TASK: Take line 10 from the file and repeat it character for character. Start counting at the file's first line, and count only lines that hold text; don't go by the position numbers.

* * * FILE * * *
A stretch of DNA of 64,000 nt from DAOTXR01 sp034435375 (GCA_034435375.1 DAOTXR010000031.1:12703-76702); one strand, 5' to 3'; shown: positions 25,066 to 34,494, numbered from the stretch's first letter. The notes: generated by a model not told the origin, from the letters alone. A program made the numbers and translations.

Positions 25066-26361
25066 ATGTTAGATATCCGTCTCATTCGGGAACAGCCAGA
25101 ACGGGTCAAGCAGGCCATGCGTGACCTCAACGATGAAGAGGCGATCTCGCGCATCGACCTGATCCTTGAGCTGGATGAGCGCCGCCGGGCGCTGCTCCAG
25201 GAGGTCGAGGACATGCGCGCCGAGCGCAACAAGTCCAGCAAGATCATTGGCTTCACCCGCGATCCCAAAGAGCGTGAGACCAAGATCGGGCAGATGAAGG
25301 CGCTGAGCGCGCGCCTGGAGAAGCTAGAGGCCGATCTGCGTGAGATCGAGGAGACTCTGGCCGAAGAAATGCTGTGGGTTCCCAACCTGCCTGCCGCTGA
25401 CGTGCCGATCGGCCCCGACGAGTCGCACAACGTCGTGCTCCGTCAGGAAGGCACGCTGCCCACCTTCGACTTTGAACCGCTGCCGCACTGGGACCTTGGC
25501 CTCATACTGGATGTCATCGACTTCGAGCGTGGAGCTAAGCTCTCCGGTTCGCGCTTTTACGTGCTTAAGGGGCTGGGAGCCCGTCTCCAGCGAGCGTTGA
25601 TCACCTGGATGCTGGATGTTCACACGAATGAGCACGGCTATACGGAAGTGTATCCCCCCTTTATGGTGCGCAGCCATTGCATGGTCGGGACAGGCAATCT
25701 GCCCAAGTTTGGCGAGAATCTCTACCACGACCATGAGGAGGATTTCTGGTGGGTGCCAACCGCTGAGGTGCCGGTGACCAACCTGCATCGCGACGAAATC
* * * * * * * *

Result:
25701 GCCCAAGTTTGGCGAGAATCTCTACCACGACCATGAGGAGGATTTCTGGTGGGTGCCAACCGCTGAGGTGCCGGTGACCAACCTGCATCGCGACGAAATC